A judge has sided with Maricopa County Sheriff Joe Arpaio in the first clash in what is expected to be a major court fight over the legality of President Obama’s executive immigration actions, ordering a fast track for case arguments and hearings.
Two Justice Department lawyers representing Obama in the case had asked for the deadline for their initial response to be delayed until late January.
But U.S. District Judge Beryl A. Howell in Washington, D.C., granted a motion by Arpaio’s attorney, Larry Klayman of FreedomWatch, to move things along quickly. . . . Read Complete Report
from AJC.com Updated: 2:29 p.m. Tuesday, June 4, 2013 | Posted: 10:10 p.m. Monday, June 3, 2013 By Alexis Stevens The Atlanta Journal-Constitution
Photo: Seal of the City of Atlanta Georgia USA. SOURCE:Wikipedia (Public Domain)
$2.4M in counterfeit items, 4 pounds of pot seized
If you pay $40 for a $250 pair of jeans, there’s a good chance you aren’t getting the real thing.
The same goes for many of the knock-off sneakers, purses and clothes being sold at Metro Mart USA in southwest Atlanta, according to police. And there was more than high-priced sneakers, purses and clothes being sold in the market.
Vendors were also allegedly selling marijuana — some of it in plain view on the counter, Lt. Scott Kreher with Atlanta police said Tuesday. . . . Read Complete Report
Black Americans were nearly four times as likely as whites to be arrested on charges of marijuana possession in 2010, even though the two groups used the drug at similar rates, according to new federal data.
This disparity had grown steadily from a decade before, and in some states, including Iowa, Minnesota and Illinois, blacks were around eight times as likely to be arrested. During the same period, public attitudes toward marijuana softened and a number of states decriminalized its use. But about half of all drug arrests in 2011 were on marijuana-related charges, roughly the same portion as in 2010. . . . Read Complete Report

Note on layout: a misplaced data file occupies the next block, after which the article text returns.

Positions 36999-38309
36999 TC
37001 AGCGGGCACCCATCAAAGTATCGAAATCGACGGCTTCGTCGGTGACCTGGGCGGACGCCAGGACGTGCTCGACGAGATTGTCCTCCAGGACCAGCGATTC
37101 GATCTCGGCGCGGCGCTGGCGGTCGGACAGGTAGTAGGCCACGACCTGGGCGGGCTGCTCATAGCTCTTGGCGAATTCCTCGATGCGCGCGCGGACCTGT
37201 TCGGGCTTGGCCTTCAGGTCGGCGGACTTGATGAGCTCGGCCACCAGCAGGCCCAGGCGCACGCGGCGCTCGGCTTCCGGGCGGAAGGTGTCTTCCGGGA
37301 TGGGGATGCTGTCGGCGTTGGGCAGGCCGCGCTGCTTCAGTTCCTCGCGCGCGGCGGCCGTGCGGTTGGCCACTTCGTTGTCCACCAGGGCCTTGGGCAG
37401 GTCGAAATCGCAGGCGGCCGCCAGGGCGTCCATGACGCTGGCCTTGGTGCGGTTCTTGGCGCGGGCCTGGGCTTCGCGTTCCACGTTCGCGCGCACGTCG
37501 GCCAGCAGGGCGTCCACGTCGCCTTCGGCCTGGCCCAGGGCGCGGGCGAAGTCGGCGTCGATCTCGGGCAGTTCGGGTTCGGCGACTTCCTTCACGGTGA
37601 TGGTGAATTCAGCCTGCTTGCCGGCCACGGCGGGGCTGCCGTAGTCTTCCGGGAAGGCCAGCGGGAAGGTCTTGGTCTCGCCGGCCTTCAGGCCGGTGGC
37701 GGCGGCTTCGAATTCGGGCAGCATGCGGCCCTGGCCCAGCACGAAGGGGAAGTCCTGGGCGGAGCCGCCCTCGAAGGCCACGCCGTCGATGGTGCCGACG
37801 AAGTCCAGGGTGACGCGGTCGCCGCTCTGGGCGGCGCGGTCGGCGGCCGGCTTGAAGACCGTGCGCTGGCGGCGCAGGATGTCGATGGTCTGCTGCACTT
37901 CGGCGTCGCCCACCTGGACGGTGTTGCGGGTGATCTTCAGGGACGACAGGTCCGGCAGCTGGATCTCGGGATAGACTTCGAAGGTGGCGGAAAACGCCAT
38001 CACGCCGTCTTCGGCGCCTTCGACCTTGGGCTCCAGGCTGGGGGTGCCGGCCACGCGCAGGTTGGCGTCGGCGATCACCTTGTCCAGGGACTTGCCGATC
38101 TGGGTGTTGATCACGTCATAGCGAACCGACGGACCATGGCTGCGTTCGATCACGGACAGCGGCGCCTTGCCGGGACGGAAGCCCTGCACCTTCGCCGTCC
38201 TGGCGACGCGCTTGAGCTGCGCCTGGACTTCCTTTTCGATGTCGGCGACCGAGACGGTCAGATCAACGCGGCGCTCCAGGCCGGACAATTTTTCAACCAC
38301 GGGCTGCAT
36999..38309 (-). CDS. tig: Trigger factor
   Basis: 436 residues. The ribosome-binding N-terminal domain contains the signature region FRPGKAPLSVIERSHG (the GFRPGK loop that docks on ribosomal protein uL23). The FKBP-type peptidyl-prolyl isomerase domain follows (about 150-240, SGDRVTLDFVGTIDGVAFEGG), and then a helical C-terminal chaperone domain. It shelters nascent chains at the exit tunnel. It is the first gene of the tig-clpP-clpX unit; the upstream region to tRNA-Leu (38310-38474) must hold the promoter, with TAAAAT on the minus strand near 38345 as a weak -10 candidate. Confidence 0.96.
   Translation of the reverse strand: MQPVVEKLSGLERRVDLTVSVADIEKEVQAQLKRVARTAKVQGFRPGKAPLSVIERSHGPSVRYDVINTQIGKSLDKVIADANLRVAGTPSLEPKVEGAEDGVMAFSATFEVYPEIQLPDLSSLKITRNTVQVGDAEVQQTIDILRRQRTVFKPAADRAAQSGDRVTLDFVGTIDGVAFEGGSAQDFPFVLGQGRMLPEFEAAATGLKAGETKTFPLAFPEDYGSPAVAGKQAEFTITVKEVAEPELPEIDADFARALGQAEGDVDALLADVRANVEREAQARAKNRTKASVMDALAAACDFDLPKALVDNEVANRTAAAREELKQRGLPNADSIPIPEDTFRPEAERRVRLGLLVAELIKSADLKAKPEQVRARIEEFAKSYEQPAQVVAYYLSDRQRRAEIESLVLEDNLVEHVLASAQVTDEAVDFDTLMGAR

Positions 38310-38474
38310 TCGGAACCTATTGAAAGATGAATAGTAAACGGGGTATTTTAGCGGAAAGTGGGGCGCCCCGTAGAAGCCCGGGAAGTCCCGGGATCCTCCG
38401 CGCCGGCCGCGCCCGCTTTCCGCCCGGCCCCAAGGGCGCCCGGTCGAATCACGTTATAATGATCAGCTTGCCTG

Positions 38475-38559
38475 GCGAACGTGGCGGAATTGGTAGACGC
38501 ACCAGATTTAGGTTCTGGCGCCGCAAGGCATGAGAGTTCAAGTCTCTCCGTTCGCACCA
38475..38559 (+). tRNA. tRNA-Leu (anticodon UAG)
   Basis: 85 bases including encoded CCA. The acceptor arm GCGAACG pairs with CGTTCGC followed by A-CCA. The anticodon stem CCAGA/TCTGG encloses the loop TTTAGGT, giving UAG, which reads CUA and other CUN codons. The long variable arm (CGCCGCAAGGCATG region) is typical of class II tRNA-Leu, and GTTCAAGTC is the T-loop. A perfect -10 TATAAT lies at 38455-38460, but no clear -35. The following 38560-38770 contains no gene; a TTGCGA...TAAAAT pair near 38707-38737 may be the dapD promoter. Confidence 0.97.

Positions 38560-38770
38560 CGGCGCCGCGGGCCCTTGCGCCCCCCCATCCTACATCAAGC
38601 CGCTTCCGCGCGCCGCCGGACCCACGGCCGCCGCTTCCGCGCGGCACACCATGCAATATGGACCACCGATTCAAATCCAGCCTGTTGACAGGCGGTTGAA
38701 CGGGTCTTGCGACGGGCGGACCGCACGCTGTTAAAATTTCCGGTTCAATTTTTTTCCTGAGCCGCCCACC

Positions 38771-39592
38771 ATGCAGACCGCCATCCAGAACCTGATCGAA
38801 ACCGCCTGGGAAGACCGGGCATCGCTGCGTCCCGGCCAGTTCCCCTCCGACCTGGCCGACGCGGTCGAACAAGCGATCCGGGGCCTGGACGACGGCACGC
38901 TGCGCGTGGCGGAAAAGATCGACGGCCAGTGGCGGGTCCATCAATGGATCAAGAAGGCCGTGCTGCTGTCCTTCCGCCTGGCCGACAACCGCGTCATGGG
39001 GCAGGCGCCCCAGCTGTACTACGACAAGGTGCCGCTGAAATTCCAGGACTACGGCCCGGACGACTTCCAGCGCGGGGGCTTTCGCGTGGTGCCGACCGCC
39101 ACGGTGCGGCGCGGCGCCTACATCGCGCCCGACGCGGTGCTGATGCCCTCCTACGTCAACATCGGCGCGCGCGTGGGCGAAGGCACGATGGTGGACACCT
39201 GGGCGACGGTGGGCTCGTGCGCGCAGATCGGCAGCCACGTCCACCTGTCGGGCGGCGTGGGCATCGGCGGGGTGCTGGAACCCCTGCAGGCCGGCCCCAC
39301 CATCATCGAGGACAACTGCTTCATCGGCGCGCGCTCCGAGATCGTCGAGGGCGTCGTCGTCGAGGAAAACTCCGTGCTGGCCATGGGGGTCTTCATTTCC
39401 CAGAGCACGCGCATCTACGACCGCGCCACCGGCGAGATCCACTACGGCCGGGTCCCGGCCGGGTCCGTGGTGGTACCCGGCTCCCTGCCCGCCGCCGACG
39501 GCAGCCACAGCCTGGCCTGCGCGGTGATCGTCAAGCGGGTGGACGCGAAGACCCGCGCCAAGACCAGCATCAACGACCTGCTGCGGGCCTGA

New York General Assembly approves medical marijuana bill
The New York General Assembly yesterday approved a bill allowing medical marijuana use in the Empire State.
Assembly Bill 6357 was voted in with a 95-38 vote. The discussion now moves over to the state Senate in the next few weeks, which takes up the nearly identical Senate Bill 4406. If approved, the bill would allow for qualifying patients to receive a doctor’s recommendation to use cannabis. Patients would be allowed to possess up to 2.5 ounces purchased at one of several state-regulated medical marijuana dispensaries.Overwhelmingly, New Yorkers favor medical marijuana legislation. A recent Sienna Research Institute Poll showed that 82 percent of voters agree that physicians should be able to recommend cannabis. . . . Read Complete Report
But it could be a tight squeeze to get the bill through. The Louisiana Senate adjourns next week, leaving little time to have the bill heard, debated and voted on before the politicians leave Baton Rouge for the year House Bill 103, which we’ve written about in the past, originally would have capped felony marijuana conviction sentences at five years. That version failed to clear the House floor last week, so authors amended it to make the penalties a little more harsh. . . . Read Complete Report